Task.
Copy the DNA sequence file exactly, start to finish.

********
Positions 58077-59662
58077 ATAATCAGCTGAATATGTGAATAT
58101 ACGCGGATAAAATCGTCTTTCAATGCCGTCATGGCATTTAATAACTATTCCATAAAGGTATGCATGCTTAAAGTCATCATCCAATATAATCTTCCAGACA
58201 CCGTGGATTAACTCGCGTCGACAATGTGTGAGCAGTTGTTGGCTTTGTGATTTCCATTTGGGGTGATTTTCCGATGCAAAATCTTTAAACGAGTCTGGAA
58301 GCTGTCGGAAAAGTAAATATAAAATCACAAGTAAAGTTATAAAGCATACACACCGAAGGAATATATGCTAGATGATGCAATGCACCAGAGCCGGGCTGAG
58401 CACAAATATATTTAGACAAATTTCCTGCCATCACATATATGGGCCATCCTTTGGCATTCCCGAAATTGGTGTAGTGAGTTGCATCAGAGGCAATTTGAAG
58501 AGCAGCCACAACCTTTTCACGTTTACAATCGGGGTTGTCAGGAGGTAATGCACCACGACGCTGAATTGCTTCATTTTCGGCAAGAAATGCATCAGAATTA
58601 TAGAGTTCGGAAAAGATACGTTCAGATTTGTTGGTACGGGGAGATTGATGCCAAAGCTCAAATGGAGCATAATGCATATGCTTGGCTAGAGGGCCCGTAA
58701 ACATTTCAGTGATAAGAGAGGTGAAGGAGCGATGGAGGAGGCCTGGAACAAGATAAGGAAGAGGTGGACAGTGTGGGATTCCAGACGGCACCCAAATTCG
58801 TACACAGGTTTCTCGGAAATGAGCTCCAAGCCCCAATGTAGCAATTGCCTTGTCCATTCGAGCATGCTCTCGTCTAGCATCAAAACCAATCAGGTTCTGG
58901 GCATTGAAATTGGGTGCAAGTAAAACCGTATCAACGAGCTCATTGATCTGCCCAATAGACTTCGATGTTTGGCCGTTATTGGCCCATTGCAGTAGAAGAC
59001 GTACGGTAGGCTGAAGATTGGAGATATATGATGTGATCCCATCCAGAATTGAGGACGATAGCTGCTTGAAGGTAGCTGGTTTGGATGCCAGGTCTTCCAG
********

Positions 58077-59662
58077 ATAATCAGCTGAATATGTGAATAT
58101 ACGCGGATAAAATCGTCTTTCAATGCCGTCATGGCATTTAATAACTATTCCATAAAGGTATGCATGCTTAAAGTCATCATCCAATATAATCTTCCAGACA
58201 CCGTGGATTAACTCGCGTCGACAATGTGTGAGCAGTTGTTGGCTTTGTGATTTCCATTTGGGGTGATTTTCCGATGCAAAATCTTTAAACGAGTCTGGAA
58301 GCTGTCGGAAAAGTAAATATAAAATCACAAGTAAAGTTATAAAGCATACACACCGAAGGAATATATGCTAGATGATGCAATGCACCAGAGCCGGGCTGAG
58401 CACAAATATATTTAGACAAATTTCCTGCCATCACATATATGGGCCATCCTTTGGCATTCCCGAAATTGGTGTAGTGAGTTGCATCAGAGGCAATTTGAAG
58501 AGCAGCCACAACCTTTTCACGTTTACAATCGGGGTTGTCAGGAGGTAATGCACCACGACGCTGAATTGCTTCATTTTCGGCAAGAAATGCATCAGAATTA
58601 TAGAGTTCGGAAAAGATACGTTCAGATTTGTTGGTACGGGGAGATTGATGCCAAAGCTCAAATGGAGCATAATGCATATGCTTGGCTAGAGGGCCCGTAA
58701 ACATTTCAGTGATAAGAGAGGTGAAGGAGCGATGGAGGAGGCCTGGAACAAGATAAGGAAGAGGTGGACAGTGTGGGATTCCAGACGGCACCCAAATTCG
58801 TACACAGGTTTCTCGGAAATGAGCTCCAAGCCCCAATGTAGCAATTGCCTTGTCCATTCGAGCATGCTCTCGTCTAGCATCAAAACCAATCAGGTTCTGG
58901 GCATTGAAATTGGGTGCAAGTAAAACCGTATCAACGAGCTCATTGATCTGCCCAATAGACTTCGATGTTTGGCCGTTATTGGCCCATTGCAGTAGAAGAC
59001 GTACGGTAGGCTGAAGATTGGAGATATATGATGTGATCCCATCCAGAATTGAGGACGATAGCTGCTTGAAGGTAGCTGGTTTGGATGCCAGGTCTTCCAG